Relax and Renew: A Restorative Yoga Sequence
This restorative yoga sequence will help open your heart and relieve tension after a long day. If you're feeling stressed out, then you might notice that your breath is a little shallower than you'd realized. Place emphasis on deep, full breaths, and each of these poses will feel easier and easier.
Set the tone for this relaxing sequence with Child's Pose:
- Kneel on your mat with your knees hips-width distance apart and your big toes touching behind you. Take a deep breath in and, as you exhale, lay your torso over your thighs.
- Try to lengthen your neck and spine by drawing your ribs away from your tailbone and the crown of your head away from your shoulders.
- Rest your arms beside your legs, with your arms extended out in front of you.
- Stay here for at least five breaths.
If you find quad-opening Hero's Pose too tough on your legs, then sit on a block or a rolled-up blanket for a little extra support:
- After Child's Pose, sit up on your heels, and bring your knees knees together. Separate your feet so you can sit down on the ground between them.
- Use your hands to roll your calves away from your thighs. Curl the arches of your feet around the curve of your bum so your toes are pointing behind you and slightly toward one another.
- Rest your hands on your thighs, press your palms together in front of your chest, or raise your hands overhead. Stay here for five deep breaths.
Camel Pose is a big heart-opening pose that will help release tension from your back and neck:
- From Hero's Pose, come toward the top of your mat so your knees are under your hips. Reach your right hand back toward your right heel, and then reach your left hand toward your left heel.
- Your hands are there for balancing support, so don't lean all your weight onto them. Try to shift your weight forward onto your knees, which will increase the stretch in your quads, belly, and chest.
- Lower your head behind you, and stay here for five breaths.
Even when Pigeon feels tough, breathe deep, and relax into it the best you can. After a while, you'll be surprised at how calming this pose can feel:
- After Camel Pose, place your palms flat on your mat, and press back to Downward Facing Dog. Step both feet together, and bring your right knee forward between your hands and lower your body so your outer right leg is resting on the mat.
- If your hips are more open, then inch your right foot away from you. Make sure your left hip is always pointing down toward the mat.
- Stay here with your hands resting on your hips or your right leg, or walk your hands out in front of you, allowing your torso to rest over your right knee.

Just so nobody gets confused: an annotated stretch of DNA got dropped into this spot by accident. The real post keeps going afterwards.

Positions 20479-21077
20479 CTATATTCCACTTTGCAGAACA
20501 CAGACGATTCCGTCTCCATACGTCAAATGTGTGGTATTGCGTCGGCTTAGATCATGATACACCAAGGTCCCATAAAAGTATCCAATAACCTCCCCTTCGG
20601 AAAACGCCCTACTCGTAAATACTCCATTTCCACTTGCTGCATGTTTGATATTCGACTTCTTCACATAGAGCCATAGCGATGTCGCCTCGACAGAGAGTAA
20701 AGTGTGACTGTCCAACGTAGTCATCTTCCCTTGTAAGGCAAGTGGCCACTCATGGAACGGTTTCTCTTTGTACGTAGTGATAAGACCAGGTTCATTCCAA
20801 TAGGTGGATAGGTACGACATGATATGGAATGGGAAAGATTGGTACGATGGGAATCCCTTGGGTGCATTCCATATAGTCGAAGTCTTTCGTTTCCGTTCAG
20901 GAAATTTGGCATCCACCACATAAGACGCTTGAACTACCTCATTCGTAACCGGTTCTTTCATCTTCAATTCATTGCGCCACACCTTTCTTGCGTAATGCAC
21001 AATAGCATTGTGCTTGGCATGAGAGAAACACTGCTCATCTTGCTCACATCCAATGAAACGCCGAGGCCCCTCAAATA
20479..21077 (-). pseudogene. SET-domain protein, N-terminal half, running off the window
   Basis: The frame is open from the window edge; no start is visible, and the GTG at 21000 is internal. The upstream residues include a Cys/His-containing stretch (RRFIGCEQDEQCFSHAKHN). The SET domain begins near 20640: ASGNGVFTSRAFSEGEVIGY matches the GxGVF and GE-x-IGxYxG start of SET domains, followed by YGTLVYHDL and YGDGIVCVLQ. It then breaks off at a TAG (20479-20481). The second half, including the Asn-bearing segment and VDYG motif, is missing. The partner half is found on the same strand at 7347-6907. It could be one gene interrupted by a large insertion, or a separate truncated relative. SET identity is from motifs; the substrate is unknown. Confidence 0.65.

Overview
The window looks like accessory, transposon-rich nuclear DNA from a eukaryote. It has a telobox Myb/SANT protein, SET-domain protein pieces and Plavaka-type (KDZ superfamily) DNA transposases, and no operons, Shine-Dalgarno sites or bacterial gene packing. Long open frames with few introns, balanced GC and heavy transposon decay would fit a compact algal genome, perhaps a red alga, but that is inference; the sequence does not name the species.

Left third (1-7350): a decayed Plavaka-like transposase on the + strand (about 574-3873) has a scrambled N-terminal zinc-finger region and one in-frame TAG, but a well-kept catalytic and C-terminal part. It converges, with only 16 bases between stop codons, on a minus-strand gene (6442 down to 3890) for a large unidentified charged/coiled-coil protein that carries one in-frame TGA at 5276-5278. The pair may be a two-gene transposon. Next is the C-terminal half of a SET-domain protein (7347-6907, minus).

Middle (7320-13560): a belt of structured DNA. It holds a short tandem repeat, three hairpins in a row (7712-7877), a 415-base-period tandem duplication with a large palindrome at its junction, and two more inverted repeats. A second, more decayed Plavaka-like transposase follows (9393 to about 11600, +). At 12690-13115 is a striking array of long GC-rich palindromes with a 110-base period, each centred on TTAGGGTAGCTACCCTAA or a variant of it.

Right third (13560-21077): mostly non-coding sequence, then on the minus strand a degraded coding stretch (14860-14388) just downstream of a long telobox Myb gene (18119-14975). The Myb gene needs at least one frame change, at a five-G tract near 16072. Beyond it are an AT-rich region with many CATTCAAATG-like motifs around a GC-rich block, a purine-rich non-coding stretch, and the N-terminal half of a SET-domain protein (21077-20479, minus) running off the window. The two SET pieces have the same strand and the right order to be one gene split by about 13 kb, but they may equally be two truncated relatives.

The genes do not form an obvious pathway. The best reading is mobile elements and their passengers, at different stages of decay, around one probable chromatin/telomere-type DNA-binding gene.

- Hold here, breathing into any areas of tightness and tension for at least 10 breaths. Once you're ready, plant your hands on the floor and push your right leg to the sky for a quick Three-Legged Dog to give your hips a little release. Then come back to Downward Facing Dog before performing Pigeon on your left side.
The active Bow Pose will help increase flexibility in your spine:
- After moving through Pigeon Pose on your left side, push back to Downward Dog.
- After a few breaths, bring your knees to the mat and lie on your belly. Bend your knees, reach back with your hands, and hold onto the outside edge of your right ankle and then your left.
- Once you have a firm hold of each ankle, try to keep your toes together, either pointing or flexing your feet. Lift your feet up as high as you can, and shift your weight forward so you're resting on your naval instead of on your pubic bone.
- Hold for five deep breaths, and then slowly release.
Butterfly Pose opens up hip flexors and kicks off some of the most calming poses in the sequence:
- From Bow Pose, come to seated position on your bottom. Bend both knees, and bring your feet together.
- Using your hands, open your feet up like a book, pressing your knees toward the floor with your elbows. If you want more of a stretch, then extend your arms out in front of you.
- Stay here for five breaths.
Legs up the Wall
Tight legs and stiff lower backs will find comfort in this simple but important posture:
- After Butterfly Pose, grab your mat, and move toward the closest wall.
- Sit sideways, and position yourself a few inches away from a wall. On your exhale, swing your hips 90 degrees to bring legs up the wall.
- Allow your shoulders and head to rest lightly on the floor, relax your arms at your sides, and close your eyes.
- Keep your legs firm against the wall, but don't force anything in this pose. If it feels uncomfortable on your lower back, then move a few more inches away from the wall.
Fish Pose opens up your chest and releases unnecessary stress from your neck:
- From Legs up the Wall, move backward so your head is at the top of your mat and your back is lying flat on the floor.
- Bring your arms close to your sides, palms facing down. Keeping your bum on the floor, inhale as you press your hands and forearms into the ground to arch your back, lifting your shoulders off the floor. Tilt your head backward, and rest the top of your head on the floor.
- Keeping your legs strong, hold for five breaths. Then lower your back to the mat.
Finally, Reclining Twist will give some final love to that tight lower back:
- From Fish Pose, come back to lying flat on your back. Draw both knees in toward your chest, giving them a nice big squeeze.
- Either keep your legs bent for a more beginner-friendly posture, or extend them out straight up in the air, and breath in deep.
- On the exhale, open your left arm, gaze to the left side, and drop your legs toward the right. If your legs are extended, then reach for your thigh, ankle, or foot, and look toward your open left hand.
- Hold for at least five breaths before coming back to center and then dropping your legs toward the left while gazing to your right.